Enough energy to replace your morning cup of coffee
The Cold War Kids are back with their second album release in their latest trilogy, and chaos junkies will be ecstatic to hear what the band has put together in New Age Norms 2. With raw, commanding vocals and a variety of upbeat, synthesized instruments taking the spotlight in each track, the new album is brimming with enough energy to caffeinate whoever is willing to take a moment to listen. The band, consisting of Nathan Willett (lead vocals, piano, guitar, percussion), Matt Maust (bass), Joe Plummer (drums, percussion), Matthew Schwartz (keyboard, guitar, percussion, backing vocals) and David Quon (guitar, backing vocals) have improved by every measure compared to their previous release in the trilogy. Artistically, New Age Norms 2 explores a more tangible theme, though subtly, across each track. The attention to lyricism and truly harmonizing each element at play allowed for an overall more sincere, though at times repetitive, new album.
For the passive listener, it may be difficult to discern the themes that are explored in New Age Norms 2 as the vigor of the lively music itself may distract from its lyrical messages. Yet, if explored closely, an interesting pattern emerges in each song: exploring the profound nature of individualism. In the first track “Who’s Gonna Love Me Now,” the band blends guitar, keyboard and synthesizer to create a buoyant feeling as Willett sings “I’m going down, down down, I wonder who’s gonna love me now.” The song explores the positives and negatives associated with attaining personal freedom and yet still feeling a lack of self-love or the loneliness that can be attached to deep personal discovery.
The pattern subtly continues, as the second track (“Obsession”), heavy with exciting guitar riffs and stressed vocals, deliver lyrics like “your family will never understand/ they only care about you,” as Willett continues to sing about wanting to lead the misunderstood life of an artist—even if it separates him from family—because he is staying true to himself. Each song explores this unique idea that self-discovery and listening to oneself can actually be lonely, isolating and at times a negative experience, but also ensures to appreciate both sides of the coin. The song “Ceiling Fan” creates a feeling of euphoria as Willett sings “we’re dancing on the nightstand/ let the music take over/ we will never get over” as the keyboard and guitar that are prominently featured create swells of sound that invokes an acceptance of the self and present moment.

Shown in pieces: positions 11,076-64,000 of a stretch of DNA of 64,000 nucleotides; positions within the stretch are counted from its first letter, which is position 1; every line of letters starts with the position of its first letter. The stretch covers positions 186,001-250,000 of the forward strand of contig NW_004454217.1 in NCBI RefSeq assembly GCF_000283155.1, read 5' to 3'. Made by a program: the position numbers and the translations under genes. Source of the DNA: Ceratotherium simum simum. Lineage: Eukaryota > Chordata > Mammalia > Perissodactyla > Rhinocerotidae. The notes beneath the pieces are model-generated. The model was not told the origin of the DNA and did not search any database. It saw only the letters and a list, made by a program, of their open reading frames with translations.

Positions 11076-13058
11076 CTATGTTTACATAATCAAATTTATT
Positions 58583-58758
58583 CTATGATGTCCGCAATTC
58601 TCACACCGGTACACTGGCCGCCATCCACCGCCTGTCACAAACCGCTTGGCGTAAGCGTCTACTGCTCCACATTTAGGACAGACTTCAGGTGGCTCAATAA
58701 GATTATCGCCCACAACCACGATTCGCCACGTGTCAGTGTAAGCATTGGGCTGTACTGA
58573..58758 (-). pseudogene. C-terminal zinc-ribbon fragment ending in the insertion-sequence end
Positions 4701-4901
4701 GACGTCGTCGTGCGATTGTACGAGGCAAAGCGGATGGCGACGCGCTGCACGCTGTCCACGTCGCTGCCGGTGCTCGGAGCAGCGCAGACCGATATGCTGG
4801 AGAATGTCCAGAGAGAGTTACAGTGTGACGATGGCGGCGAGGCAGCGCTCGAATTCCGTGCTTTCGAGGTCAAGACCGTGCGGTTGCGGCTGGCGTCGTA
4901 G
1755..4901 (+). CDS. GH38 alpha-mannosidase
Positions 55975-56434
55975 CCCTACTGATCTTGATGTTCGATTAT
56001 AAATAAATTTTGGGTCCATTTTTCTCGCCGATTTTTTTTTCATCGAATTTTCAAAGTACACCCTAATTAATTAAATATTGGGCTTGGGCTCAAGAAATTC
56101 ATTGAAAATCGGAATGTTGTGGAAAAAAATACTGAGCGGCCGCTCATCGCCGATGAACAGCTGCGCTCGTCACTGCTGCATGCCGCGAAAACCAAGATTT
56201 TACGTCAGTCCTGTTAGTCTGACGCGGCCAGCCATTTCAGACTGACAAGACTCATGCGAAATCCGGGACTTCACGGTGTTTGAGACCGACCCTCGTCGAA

Many of the songs on New Age Norms 2 sound like something that would play as the main characters of an indie movie drove off into the sunset. With the strong, stressed vocals set to prominent keyboards, synthesized bells and acrobatic guitar work in practically every song, the liveliness ultimately inspires positive feelings within the listener though the lyrics may be more emotionally nuanced. However, with only eight tracks on the album, this type of energy quickly becomes repetitive.
The most compelling tracks on the album may actually be “Across the Divide” and “Catch Me Falling,” where the band is unafraid to be more raw, dark and emotional. Particularly in “Catch Me Falling,” is much slower, and uses fewer instruments compared to the rest of the track. A slow melodic piano stands as the sole opener to Willett’s soulful, slower vocals that truly allow authentic emotion to be infused in the song. By slowing the tempo down, Cold War Kids eliminates the business found in most of their songs and showcases how lyrically, vocally and instrumentally talented they can truly be. Frankly, the Cold War Kids would likely be more successful if they continued down this track. Not to say the rest of the album was not enjoyable, but nothing held a candle to the genius of “Catch Me Falling.” Rather than trying to harmonize every instrument at once, the piano, synthesizer, vocals and other elements slowly work together and are independently showcased to create a more digestible experience for the listener.
The Cold War Kids ultimately explored a fascinating theme in New Age Norms 2, as oftentimes the drawbacks of individualism are rarely explored. There is no doubt that the band is talented, yet listeners may be left with wanting more after experiencing what the band was capable of with “Catch Me Falling,” in comparison to the rest of the songs on the album. The Cold War Kids may benefit from learning that intensity is not required to make a good song, and intensity can become repetitive after a while even if each song on its own is good. The third album in the series is definitely something to look forward to, and hopefully, Cold War Kids will continue to improve and evolve their sound with each new release.